Figure 41a exhibits the universal scaling regime of Rg obtained for intermediate interaction strengths ξ and scaled by (N – 1)2/3. Here, the data of various chain lengths fall nicely on top of each other. This scaling corresponds to the scaling behavior of flexible chains in a bad solvent and is also in accordance with what was reported by Shrivastava and Muthukumar [226]. The change of Rg is connected with a change of the density ρ of the polyelectrolyte aggregate. However, in Figure 41b, which presents an example of ρ for ξ = 4, only a slight dependence of the density on the chain length N can be observed. ρ measures the radial monomer density with respect to the center of mass of the total system. For longer chains, there is a plateau while for short chains there is a pronounced maximum of the density for small distances from the center of mass. While this maximum vanished with decreasing ξ it appears also at higher interaction strengths for longer chains. Monomers on the outer part of the polyelectrolyte complex experience a stronger attraction by the inner part of the cluster than the monomers inside of it, and for smaller ξ, chains of different lengths are deformed to different degrees which leads to a chain length dependence of the density profile.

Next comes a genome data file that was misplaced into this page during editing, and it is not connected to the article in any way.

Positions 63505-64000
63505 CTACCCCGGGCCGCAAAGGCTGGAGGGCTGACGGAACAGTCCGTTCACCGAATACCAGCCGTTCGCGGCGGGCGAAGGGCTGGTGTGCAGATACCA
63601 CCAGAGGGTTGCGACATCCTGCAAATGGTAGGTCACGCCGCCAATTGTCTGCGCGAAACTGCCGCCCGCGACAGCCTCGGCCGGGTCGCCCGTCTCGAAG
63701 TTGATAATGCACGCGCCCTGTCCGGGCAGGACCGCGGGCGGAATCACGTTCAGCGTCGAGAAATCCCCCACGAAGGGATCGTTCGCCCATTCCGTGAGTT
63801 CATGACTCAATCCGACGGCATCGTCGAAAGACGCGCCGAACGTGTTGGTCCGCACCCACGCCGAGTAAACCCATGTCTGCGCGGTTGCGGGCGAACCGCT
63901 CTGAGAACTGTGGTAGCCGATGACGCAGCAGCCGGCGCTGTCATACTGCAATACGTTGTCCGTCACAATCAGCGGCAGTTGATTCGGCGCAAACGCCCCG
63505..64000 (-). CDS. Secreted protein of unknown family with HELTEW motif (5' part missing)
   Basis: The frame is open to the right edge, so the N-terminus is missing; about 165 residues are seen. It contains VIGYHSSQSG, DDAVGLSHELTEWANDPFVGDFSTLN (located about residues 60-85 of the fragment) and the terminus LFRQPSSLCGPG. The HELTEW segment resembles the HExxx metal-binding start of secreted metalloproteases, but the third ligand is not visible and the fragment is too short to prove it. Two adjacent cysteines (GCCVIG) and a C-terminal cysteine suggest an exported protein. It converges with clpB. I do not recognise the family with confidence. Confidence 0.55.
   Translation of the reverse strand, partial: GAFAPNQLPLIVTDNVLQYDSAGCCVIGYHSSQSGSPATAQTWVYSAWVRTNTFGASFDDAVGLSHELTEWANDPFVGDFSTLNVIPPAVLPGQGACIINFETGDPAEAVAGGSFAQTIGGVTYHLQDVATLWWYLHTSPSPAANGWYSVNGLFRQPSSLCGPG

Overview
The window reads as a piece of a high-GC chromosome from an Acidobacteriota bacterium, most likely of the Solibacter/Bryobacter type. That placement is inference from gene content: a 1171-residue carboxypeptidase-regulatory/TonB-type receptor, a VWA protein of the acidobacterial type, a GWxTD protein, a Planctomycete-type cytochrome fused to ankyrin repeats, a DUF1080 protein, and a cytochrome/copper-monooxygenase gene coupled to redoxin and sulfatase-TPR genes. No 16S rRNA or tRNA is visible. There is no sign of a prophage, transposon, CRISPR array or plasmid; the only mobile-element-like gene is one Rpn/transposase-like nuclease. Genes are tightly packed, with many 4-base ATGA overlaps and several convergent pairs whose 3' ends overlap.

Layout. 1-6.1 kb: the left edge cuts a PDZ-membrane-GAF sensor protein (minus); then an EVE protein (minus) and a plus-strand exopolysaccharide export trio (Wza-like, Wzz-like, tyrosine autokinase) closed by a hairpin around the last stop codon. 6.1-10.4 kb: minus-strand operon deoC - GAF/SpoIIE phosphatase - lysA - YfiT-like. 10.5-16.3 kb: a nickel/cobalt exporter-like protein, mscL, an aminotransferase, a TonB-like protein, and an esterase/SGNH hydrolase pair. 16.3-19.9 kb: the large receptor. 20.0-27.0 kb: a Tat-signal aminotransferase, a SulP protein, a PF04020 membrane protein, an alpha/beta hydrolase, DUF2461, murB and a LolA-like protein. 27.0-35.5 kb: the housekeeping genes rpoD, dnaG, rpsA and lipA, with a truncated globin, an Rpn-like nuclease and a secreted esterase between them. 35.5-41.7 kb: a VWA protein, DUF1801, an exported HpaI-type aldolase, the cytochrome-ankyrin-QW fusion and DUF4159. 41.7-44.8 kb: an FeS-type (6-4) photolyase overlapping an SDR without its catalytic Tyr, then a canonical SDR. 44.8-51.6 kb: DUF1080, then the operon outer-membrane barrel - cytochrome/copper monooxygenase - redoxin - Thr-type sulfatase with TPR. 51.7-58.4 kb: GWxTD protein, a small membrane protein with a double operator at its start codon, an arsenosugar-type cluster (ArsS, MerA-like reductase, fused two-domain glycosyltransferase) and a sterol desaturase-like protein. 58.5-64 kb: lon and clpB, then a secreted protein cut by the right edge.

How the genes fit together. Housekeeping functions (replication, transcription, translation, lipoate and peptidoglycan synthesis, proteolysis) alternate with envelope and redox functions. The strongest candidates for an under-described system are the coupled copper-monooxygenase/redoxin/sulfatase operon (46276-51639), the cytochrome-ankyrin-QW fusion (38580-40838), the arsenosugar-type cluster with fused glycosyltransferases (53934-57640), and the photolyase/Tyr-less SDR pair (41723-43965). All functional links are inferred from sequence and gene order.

7. Emerging Computational Applications in Biophysics and Medical Tumor Treatment

Biology is becoming one the most fascinating interdisciplinary field where physics, chemistry, mathematics and materials science meet. The insight that was gained at the cellular and subcellular scales during the last few decades offer a possibility to develop a formal description of biology using the quantitative methods of physics. Simulation studies of biological materials now range from electronic structure calculations of DNA, molecular simulations of proteins, biomembranes and biomacromolecules like actin to continuum theories of collagenous tissues. Several collagen-related diseases occur in humans, with osteoporosis and tendinitis being complex examples. Both are linked to the mechanical properties of collagen and its higher order, structurally related form: collagen fibrils and fibers, as well as macroscopic tissues, tendon, and bone, cf. Figure 42.